|Publication number||US7023795 B1|
|Application number||US 09/707,690|
|Publication date||Apr 4, 2006|
|Filing date||Nov 7, 2000|
|Priority date||Nov 7, 2000|
|Publication number||09707690, 707690, US 7023795 B1, US 7023795B1, US-B1-7023795, US7023795 B1, US7023795B1|
|Inventors||Nan Shan Hwu|
|Original Assignee||Schneider Automation Inc.|
|Export Citation||BiBTeX, EndNote, RefMan|
|Patent Citations (110), Non-Patent Citations (98), Referenced by (30), Classifications (9), Legal Events (4)|
|External Links: USPTO, USPTO Assignment, Espacenet|
The subject matter of the present application is related to the following commonly assigned applications, U.S. patent application Ser. No. 09/612,636, filed on Jul. 7, 2000, entitled “A Method And Apparatus For An Active Standby Control System On A Network” and U.S. patent application Ser. No. 09/707,604, filed simultaneously with this patent application, entitled, “A Method And Apparatus For An Active Standby Control System On A Network.” The contents of these Applications are expressly incorporated herein by reference.
The present invention relates to a control system. More particularly, the present invention relates to a control system utilizing a backup configuration of controllers on a network.
Controllers such as programmable logic controllers (PLC) have been implemented in duplex or back-up system configurations where downtime of a system cannot be tolerated. Such a control system delivers high reliability through redundancy. Generally, the duplex configuration incorporates a pair of PLCs assembled in a hot or active standby, or back-up, configuration wherein one PLC is operating in a primary mode and the other PLC is functioning in a secondary or standby/backup mode. The primary controller runs an application by scanning a user program to control and monitor a remote 10 network. The other, secondary, controller acts as the active standby controller. The standby controller does not run the application and it does not operate the remote 10. The standby controller is updated by the primary controller with each scan. The standby controller is then ready to assume control of the control system within one scan if the primary controller fails to operate or is removed from operation.
The primary and secondary controllers are interchangeable and can be swapped or switched when desired. Either controller can be placed in the primary state. The active standby configuration requires the non-primary controller to be placed in the standby mode to secure the system's redundancy. The controllers continuously communicate with each other to ensure the operability of the control system. The communication among the controllers is used to determine if a swap of the controllers should be initiated due to a system failure or by election of an operator.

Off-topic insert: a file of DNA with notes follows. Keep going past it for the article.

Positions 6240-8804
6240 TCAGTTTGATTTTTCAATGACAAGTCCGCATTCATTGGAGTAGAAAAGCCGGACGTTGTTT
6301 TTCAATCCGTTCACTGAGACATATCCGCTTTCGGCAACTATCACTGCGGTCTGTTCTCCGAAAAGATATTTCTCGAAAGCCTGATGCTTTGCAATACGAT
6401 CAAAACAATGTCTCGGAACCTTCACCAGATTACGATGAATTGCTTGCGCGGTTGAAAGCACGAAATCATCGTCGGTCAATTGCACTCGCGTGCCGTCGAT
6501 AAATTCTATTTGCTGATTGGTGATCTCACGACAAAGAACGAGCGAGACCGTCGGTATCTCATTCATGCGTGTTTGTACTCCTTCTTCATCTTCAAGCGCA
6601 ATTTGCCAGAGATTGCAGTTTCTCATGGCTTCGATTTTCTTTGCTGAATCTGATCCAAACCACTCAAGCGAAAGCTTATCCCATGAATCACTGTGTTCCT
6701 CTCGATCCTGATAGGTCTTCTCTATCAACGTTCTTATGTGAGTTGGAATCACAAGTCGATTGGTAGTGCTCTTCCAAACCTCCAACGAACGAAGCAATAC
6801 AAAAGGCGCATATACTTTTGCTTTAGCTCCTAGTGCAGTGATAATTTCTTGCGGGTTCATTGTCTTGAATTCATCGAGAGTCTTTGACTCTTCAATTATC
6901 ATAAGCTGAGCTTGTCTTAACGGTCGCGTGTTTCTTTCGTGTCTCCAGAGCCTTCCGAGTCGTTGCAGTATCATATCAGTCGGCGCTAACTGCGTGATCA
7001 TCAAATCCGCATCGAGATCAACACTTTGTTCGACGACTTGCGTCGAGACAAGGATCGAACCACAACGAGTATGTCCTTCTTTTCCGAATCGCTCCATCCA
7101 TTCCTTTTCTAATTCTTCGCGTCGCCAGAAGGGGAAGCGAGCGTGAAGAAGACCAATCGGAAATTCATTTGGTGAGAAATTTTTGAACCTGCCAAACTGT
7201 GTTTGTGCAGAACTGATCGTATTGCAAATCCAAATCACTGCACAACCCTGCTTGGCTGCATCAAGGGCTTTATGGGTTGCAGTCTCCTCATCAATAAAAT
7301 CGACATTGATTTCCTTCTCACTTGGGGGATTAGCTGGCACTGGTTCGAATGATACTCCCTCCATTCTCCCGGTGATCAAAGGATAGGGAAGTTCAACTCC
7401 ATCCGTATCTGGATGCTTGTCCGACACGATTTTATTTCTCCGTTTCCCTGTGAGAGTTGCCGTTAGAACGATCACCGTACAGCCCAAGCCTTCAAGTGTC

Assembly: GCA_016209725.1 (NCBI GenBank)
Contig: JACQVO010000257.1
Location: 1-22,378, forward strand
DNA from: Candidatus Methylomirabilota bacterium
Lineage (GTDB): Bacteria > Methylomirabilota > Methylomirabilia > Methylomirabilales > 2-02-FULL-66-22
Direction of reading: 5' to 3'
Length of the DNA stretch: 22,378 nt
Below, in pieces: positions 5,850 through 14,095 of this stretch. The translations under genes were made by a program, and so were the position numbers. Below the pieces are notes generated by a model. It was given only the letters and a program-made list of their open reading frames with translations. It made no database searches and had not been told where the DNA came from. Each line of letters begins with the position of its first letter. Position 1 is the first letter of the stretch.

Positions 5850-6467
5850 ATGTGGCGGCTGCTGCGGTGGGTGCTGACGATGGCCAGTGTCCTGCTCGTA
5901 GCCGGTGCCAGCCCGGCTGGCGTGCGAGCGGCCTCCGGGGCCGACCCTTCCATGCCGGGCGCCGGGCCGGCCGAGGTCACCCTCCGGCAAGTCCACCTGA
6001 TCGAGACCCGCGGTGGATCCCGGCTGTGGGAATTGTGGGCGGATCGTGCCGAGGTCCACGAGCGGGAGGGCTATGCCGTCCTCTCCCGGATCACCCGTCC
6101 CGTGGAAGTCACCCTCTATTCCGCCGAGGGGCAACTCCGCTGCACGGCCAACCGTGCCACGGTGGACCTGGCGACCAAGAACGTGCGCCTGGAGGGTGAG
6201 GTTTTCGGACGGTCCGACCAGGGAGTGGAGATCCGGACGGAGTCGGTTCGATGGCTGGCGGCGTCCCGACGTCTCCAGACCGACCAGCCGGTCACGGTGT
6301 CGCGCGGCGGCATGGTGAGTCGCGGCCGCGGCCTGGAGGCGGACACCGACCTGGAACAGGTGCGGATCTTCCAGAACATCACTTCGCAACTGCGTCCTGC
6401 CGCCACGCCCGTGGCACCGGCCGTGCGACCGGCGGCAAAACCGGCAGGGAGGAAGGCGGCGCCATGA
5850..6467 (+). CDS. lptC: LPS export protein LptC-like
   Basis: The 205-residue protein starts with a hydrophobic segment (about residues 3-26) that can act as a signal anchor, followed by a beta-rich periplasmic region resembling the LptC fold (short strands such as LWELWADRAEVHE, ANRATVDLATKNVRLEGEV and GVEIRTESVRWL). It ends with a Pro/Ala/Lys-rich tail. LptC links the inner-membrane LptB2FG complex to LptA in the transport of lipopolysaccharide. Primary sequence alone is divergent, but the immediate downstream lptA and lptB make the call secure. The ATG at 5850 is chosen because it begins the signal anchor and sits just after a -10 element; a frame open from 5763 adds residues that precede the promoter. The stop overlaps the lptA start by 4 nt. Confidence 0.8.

Factory automation systems are increasingly being integrated with communication networks. Control systems are being implemented on networks for remote monitoring and control of devices, processes, etc. System failures involving the primary mode controller that can shut down the control system are avoided by having a back-up controller readily available in hot/active standby mode to replace the failing primary mode controller.
Signal communication between device modules on a network requires network identifiers, i.e., Internet Protocol address, Media Access Control address; to be assigned to these devices throughout the network. Problems arise when the network device or controller fails and must be replaced. The failing primary controller on a network cannot be readily exchanged with a standby controller because the network identifier assigned to the network device, specifically the standby controller, is not readily associated with the primary controller.
Other drawbacks exist due to the physical structure of the control system. The control system utilizes a backplane for operably connecting modules for communicating throughout the network. Generally, data transfers are sent from a central processing unit (CPU) of the primary controller to a network interface module of the primary controller via the primary controller's backplane. A 10 Mb/sec fiber optic cable communicably links the pair of controllers wherein data flows between the network interface module of the primary controller and the network interface module of the secondary controller. From the secondary controller's network interface module, the data must again travel through a backplane to reach the CPU of the secondary controller. Communication between selected network modules involving the backplane hampers the transfer of data and adversely affects the performance of the data transfer. Due to the relatively slow backplane interface, this configuration is inadequate when faster data transfer rates on the control system are desired.
The present invention is provided to solve these and other problems.